You describe my point well. The idea behind the photograph shouldn't be about shallow depth of field, there has to be substance, otherwise what's the damned point?
Wabi sabi is the beauty of worn in/broken in objects - think of the leica geeks who go crazy over brassed black paint
In the watch world, it's lume that has yellowed with age, surface scratches, etc
One man's idea of wabi is another's idea of worn out junk
I don't know if they sell summiluxes that can mount on here... :whistling:
I did have a short "Bokeh" period, thankfully Kodachrome distracted me from that. As it needed plenty of light, it did bring in bokeh too. Nowadays I find myself ocassionally using selective focus, but not in an exaggerated way.
My fastest lens is the classic 50mm 1.8. I'd love more aperture for the light gathering!
As of wabi-sabi, it reminded me of preworn/faded new jeans. I buy new solid indigo/black jeans and let them get worn.
I make fun of it by telling that you can always put 'em into the back of the van and let them drag down the road. Just as shown on brainiac (an UK science TV show) :laugh:
In fact, a perfect lens, i.e., one without aberrations, has its resolution limited only by diffraction. The larger the aperture, the more the resolution. Every doubling of aperture diameter, e.g., f/8 to f/4, results in doubling of resolution.
It's just that in the real world things aren't as easy as that.
But at the same time, counteracting that, every real lens gets sharper by stopping down, because it removes a lot of abberations that exist in 'real' lenses.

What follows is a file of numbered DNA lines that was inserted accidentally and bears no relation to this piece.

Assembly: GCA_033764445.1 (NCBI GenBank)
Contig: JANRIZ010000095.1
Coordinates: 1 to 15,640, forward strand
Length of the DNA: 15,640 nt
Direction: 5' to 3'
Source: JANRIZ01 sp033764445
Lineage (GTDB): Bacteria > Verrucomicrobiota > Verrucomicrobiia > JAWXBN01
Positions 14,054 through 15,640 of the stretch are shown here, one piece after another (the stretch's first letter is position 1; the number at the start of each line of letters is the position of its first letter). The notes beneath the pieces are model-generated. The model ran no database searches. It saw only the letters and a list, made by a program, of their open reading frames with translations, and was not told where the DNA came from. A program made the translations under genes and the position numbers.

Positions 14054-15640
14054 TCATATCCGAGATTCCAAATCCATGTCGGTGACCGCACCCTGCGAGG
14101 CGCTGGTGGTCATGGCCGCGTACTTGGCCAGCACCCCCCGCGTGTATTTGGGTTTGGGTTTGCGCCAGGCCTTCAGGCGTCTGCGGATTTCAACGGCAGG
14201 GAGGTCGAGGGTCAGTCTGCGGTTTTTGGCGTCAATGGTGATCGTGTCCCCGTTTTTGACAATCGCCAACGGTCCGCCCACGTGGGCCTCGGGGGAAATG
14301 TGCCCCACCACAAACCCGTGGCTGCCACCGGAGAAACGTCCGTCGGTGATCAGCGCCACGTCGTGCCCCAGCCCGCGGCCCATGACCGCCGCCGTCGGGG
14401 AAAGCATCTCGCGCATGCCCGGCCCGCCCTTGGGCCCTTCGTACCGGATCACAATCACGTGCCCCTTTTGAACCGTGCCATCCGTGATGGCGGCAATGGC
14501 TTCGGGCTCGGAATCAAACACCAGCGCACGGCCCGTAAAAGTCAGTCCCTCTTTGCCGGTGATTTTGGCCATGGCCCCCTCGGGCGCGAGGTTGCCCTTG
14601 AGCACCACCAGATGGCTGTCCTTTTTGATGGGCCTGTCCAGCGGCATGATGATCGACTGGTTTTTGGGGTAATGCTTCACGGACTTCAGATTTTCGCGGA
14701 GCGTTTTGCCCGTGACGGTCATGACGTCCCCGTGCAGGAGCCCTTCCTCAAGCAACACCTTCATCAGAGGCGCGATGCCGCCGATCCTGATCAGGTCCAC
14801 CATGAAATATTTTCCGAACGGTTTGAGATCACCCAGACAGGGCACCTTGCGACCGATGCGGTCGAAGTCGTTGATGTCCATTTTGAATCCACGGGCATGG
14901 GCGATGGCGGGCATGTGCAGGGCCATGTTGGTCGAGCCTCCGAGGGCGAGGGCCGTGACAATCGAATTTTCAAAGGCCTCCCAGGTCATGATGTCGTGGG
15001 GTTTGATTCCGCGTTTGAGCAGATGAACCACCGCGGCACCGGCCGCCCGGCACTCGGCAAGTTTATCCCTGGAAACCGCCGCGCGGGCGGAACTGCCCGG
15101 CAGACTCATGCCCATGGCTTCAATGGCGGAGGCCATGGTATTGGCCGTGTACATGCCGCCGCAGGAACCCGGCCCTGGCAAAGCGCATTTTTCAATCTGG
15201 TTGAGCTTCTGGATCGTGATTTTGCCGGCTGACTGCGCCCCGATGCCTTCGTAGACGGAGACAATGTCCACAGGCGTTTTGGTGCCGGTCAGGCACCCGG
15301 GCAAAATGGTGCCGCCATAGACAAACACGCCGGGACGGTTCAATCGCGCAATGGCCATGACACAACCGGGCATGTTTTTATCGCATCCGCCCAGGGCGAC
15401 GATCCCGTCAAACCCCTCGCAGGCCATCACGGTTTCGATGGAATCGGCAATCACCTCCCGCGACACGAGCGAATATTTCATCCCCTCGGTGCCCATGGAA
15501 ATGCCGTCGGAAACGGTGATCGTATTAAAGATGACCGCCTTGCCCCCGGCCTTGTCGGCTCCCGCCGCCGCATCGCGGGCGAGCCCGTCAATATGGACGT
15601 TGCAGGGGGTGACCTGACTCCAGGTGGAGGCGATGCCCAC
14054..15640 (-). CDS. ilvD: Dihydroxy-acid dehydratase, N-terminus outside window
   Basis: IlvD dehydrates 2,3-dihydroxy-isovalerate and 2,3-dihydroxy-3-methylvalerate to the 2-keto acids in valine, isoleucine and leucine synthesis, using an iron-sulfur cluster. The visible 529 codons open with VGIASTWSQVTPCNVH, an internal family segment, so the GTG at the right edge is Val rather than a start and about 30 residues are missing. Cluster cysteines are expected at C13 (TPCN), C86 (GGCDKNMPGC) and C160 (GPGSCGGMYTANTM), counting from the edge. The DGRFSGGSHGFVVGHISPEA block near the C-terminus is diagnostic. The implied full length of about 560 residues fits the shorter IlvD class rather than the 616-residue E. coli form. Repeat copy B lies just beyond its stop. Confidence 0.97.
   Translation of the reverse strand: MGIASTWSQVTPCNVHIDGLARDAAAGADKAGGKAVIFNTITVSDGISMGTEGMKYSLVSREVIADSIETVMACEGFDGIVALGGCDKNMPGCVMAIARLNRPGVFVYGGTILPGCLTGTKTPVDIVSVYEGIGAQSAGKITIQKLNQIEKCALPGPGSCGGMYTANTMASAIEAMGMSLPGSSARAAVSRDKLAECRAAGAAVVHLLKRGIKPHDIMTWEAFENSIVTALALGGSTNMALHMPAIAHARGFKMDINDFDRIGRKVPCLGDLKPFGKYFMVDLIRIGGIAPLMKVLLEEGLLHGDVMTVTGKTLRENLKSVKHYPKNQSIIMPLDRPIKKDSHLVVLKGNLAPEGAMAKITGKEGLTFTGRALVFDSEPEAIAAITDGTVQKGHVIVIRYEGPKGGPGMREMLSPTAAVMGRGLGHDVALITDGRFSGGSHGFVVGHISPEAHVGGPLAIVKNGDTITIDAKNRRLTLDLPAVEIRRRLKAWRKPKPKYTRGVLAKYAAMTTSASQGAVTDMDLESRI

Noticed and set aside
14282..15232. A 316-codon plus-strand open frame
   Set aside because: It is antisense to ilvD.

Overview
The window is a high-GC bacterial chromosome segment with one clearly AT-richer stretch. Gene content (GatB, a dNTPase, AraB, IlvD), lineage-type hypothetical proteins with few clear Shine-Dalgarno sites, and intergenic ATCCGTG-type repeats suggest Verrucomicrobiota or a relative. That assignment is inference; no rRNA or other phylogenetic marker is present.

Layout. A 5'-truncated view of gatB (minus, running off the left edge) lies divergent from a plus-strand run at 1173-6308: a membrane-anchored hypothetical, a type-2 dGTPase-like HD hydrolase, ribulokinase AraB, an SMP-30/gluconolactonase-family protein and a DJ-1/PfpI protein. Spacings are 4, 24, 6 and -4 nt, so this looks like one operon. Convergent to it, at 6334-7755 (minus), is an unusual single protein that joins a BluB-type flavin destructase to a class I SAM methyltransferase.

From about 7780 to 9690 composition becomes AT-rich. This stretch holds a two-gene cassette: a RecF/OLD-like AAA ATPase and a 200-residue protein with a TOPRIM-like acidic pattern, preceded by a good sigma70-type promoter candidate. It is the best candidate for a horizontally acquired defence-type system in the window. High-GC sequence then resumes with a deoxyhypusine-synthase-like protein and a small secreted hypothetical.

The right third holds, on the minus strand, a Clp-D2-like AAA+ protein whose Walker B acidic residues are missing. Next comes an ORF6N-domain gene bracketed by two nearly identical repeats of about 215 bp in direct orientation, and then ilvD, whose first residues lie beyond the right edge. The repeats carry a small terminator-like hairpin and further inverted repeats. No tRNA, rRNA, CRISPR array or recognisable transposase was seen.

Put the two together, and you get that typical 'hill' curve where stopping down first increases resolution (to f/5.6-8 or so), then stopping down it gets worse again. If you could build real lenses as well as theoretical ones, with f/1.0 and no abberations wide open, besides having to mortgage your house for it, it would only get sharper wider open and be the sharpest lens ever. (and then it would only get used by some nerds who sit in their basement and take photos of Imatest charts and drool over numbers)
I like the simple illustration that when you take pictures of flowers using a lens with the "bad" halo-type bokeh, branches that are out of focus will still be sharp because the bright outlines will be sharply defined.
Now, we all know good photographers work to reduce distractions in images. Our "job" is to remove soda cans from stream banks and pick up trash on the grass behind our subjects... We're supposed to straighten the folds of curtains and flick the stray hairs back from foreheads... So the idea of "Good Bokeh" which reduces distractions makes sense to me in that context.
But of course I personally do not do a good job removing distractions from my photographs, I am not likely to be able to capitalize on Good Bokeh...